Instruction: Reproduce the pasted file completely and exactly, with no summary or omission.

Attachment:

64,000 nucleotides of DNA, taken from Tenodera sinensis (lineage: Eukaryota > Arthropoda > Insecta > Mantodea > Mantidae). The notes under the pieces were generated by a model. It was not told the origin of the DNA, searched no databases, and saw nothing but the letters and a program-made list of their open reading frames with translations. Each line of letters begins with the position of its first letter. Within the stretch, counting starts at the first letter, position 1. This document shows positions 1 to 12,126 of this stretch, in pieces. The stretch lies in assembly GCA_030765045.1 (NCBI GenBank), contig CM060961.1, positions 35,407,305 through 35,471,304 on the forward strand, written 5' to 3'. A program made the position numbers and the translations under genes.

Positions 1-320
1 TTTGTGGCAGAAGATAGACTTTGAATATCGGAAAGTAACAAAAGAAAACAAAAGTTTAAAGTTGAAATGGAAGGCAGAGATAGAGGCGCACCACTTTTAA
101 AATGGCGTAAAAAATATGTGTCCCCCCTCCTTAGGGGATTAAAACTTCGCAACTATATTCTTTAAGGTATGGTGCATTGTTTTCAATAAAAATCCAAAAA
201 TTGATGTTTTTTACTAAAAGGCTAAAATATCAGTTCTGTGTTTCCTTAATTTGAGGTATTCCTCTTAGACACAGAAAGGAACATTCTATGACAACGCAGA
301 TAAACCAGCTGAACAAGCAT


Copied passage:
64,000 nucleotides of DNA, taken from Tenodera sinensis (lineage: Eukaryota > Arthropoda > Insecta > Mantodea > Mantidae). The notes under the pieces were generated by a model. It was not told the origin of the DNA, searched no databases, and saw nothing but the letters and a program-made list of their open reading frames with translations. Each line of letters begins with the position of its first letter. Within the stretch, counting starts at the first letter, position 1. This document shows positions 1 to 12,126 of this stretch, in pieces. The stretch lies in assembly GCA_030765045.1 (NCBI GenBank), contig CM060961.1, positions 35,407,305 through 35,471,304 on the forward strand, written 5' to 3'. A program made the position numbers and the translations under genes.

Positions 1-320
1 TTTGTGGCAGAAGATAGACTTTGAATATCGGAAAGTAACAAAAGAAAACAAAAGTTTAAAGTTGAAATGGAAGGCAGAGATAGAGGCGCACCACTTTTAA
101 AATGGCGTAAAAAATATGTGTCCCCCCTCCTTAGGGGATTAAAACTTCGCAACTATATTCTTTAAGGTATGGTGCATTGTTTTCAATAAAAATCCAAAAA
201 TTGATGTTTTTTACTAAAAGGCTAAAATATCAGTTCTGTGTTTCCTTAATTTGAGGTATTCCTCTTAGACACAGAAAGGAACATTCTATGACAACGCAGA
301 TAAACCAGCTGAACAAGCAT